During the course of the trial, the jury heard about the economic incentives in place in China that facilitate and even encourage the theft of American IP where it meets a perceived technological need of the Chinese state.
We need to focus future enforcement efforts on counteracting these incentives.
International Engagement – The China Initiative
Whether it is manufactured goods violating trademarks and counterfeits, or the theft of valuable trade secret information, we at the Department have our eyes wide open when it comes to the common denominator in the vast majority of these cases: China.
China’s state-provided economic incentives, vast manufacturing base, and limited domestic enforcement combine to create an environment that encourages IP theft.
And China is at the forefront of the conversation as we address the uptick in trade secret thefts on behalf of foreign corporations or foreign government interests.
In November 2018, I stood together with then-Attorney General Sessions to announce the Department’s new “China Initiative” – which has proceeded full steam ahead under the leadership of Attorney General Barr.
Under the China Initiative, the Criminal Division, National Security Division, FBI, and U.S. Attorney’s Offices have redoubled our efforts to investigate Chinese companies and individuals for the theft of trade secrets.
We have increased our outreach efforts to U.S. Attorneys with materials to raise awareness of these threats.
We have fostered a dialogue between the government and private sector to ensure that, whether we are dealing with counterfeiting, trade secret theft, a data breach, or ransomware, the Department is well-positioned to obtain evidence from industry.
And we have sought to find opportunities to better fight against threats to supply chains for components used in military and government systems and in critical civilian infrastructure.
Each of these efforts stem from the recognition that we must not stand by and allow our intellectual property to be stolen.
Expansion of the ICHIP Program
While we continue to focus on China as a source of IP violations, we would be remiss if we did not acknowledge the impact on American companies of IP and high-tech crime around the world.
In 2006, just before the original IP Industry Conference, DOJ placed the first IP Law Enforcement Coordinator in Bangkok, Thailand, to provide training and technical assistance to build the capacity of our foreign counterparts to combat IP crimes.
Working with our colleagues in the State Department, we have been forward-leaning in seeking to enhance our relationships with foreign counterparts – specifically in combatting IP and cybercrimes – to level the global playing field and reduce the number of safe havens available to IP criminals.
Last year at this meeting, I announced the expansion and re-naming of the Department’s experts posted around the globe, now known as International Computer Hacking and Intellectual Property or “ICHIPs.”
Our ICHIPs deliver basic and advanced law enforcement training, case-based mentoring, and other technical assistance to investigators, prosecutors, judges, and other government officials.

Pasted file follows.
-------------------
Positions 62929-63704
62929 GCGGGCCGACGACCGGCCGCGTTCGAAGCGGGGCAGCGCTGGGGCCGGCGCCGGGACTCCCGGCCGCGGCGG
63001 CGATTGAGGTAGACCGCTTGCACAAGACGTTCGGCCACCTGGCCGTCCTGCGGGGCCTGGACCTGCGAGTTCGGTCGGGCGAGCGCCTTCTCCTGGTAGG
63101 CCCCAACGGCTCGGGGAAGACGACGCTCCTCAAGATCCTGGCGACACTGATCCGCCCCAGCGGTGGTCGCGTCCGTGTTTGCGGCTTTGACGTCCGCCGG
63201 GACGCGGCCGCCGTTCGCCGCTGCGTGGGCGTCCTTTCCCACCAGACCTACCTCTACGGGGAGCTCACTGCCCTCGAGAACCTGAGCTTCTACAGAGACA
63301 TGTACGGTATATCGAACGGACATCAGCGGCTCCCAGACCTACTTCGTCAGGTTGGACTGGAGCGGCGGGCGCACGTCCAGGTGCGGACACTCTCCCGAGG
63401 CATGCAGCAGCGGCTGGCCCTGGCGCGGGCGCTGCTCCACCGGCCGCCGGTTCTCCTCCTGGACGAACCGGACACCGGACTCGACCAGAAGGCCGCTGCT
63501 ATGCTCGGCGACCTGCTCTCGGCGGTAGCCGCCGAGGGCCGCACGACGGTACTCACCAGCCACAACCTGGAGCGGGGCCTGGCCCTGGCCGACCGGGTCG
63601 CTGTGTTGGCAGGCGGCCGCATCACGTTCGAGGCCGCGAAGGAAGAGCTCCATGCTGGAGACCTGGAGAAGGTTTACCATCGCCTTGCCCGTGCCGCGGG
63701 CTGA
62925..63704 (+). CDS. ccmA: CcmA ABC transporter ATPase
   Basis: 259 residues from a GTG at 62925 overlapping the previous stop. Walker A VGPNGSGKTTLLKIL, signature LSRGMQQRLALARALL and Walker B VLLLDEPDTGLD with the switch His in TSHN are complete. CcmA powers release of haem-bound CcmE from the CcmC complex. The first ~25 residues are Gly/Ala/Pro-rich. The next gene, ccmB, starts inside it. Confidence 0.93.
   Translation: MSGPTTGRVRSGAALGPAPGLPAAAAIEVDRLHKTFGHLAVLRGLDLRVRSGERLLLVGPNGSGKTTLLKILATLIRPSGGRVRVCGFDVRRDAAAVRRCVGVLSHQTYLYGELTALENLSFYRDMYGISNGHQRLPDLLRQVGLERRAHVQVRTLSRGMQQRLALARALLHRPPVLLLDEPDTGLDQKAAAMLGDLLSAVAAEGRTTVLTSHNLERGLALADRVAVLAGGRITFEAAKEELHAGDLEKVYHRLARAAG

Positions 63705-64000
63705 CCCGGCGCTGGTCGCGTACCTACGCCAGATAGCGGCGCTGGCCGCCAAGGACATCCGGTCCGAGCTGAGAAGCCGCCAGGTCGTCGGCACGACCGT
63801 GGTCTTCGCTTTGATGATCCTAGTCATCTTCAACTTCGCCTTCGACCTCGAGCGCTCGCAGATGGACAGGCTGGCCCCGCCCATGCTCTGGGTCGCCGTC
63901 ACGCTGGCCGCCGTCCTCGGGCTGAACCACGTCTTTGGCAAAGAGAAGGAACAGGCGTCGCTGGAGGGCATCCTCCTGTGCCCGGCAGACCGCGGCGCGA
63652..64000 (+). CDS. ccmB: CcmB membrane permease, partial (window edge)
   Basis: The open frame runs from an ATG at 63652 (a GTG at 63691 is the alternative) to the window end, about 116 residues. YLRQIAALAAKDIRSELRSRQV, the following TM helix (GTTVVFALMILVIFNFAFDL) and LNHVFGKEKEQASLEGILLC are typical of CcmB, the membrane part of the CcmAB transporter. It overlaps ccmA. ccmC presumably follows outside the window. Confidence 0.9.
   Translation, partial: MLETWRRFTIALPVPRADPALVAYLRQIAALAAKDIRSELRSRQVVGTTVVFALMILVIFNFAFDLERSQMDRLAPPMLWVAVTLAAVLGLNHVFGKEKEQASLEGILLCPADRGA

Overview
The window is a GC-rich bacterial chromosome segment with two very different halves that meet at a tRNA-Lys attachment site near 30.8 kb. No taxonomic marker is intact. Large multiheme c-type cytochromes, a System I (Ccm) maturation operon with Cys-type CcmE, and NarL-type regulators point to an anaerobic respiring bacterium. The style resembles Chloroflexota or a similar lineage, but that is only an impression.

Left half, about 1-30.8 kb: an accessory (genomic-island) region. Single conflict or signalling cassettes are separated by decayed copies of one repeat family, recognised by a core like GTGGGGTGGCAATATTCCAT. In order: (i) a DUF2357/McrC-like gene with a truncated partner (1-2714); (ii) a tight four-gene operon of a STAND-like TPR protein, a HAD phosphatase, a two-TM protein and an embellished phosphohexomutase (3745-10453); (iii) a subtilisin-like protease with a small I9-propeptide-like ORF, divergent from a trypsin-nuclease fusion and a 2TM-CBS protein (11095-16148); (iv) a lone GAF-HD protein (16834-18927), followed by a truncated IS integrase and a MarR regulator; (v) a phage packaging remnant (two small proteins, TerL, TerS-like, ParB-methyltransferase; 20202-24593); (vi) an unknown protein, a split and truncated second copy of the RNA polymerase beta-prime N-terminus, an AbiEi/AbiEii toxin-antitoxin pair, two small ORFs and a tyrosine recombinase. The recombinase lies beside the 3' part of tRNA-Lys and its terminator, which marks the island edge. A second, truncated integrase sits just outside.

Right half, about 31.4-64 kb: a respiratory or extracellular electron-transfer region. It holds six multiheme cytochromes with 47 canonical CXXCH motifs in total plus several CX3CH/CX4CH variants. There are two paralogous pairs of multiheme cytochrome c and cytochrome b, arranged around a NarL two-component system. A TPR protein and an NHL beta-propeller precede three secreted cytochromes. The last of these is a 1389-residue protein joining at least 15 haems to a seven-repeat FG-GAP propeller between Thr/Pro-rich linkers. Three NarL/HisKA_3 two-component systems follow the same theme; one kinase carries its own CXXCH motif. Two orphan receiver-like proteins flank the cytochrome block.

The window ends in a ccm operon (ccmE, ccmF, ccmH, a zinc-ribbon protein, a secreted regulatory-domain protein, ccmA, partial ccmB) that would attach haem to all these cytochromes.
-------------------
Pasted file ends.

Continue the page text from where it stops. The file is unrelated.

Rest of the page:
They have been instrumental in developing successful cases in their regions, and turning those cases into sustainable models for continued enforcement.
I’m thrilled that with the support of the State Department, we have been able to expand the ICHIP program, and I am proud to introduce to you today the two Washington, DC-based ICHIPs with subject matter expertise in dark markets, cryptocurrencies, and internet-based fraud.
Michael Chu hails from the Houston U.S. Attorney’s Office, and will be serving as our internet-based fraud and public health and safety subject matter expert.
John Ghose joins our ICHIP Network from the Atlanta U.S. Attorney’s Office, and will offer subject matter expertise on virtual currencies and dark markets.
In addition, we also have our incoming Eastern Europe ICHIP Scott Keirin in attendance today. Scott will be moving later this month from the Portland, Oregon U.S. Attorney’s Office to Bucharest, Romania.
In recent months I’ve had the opportunity to interact with representatives across the many industries in the U.S. that rely on intellectual property to succeed.
Based on those discussions, I’m acutely aware of the challenges facing each of us in the room today, whether from the perspective of a company trying to compete in a global marketplace or government agencies charged with the responsibility to protect IP.
Several themes run through these discussions, and I’d like to close with areas where I believe we can work together in the coming year to address the challenges:
- Existing laws do not always address the conduct that IP criminals are engaging in today. Or, put differently, smart criminals may seek to avoid serious repercussions by developing new technologies or security measures to skirt legal authorities.
- We need to be creative and cooperative in thinking about possible solutions, whether through looking at additional charging strategies, or considering legislative amendments.
- We will never be in a position where we can prosecute our way out of the problem of IP crime. However, by working together to identify the worst actors, we can have a measurable effect on decreasing the profitability of criminal IP infringement.
- Gatherings such as our meeting today provide an excellent opportunity to share the work that we have been doing on the enforcement side, and to hear from you about developing trends and new concerns.
I trust that today’s conversation with the experts gathered around the table will be as informative as it has been in each of the prior meetings.
I look forward to hearing back from CCIPS about your input today, and in continuing to work together to combat IP crime in the coming year.
Thank you for your attention.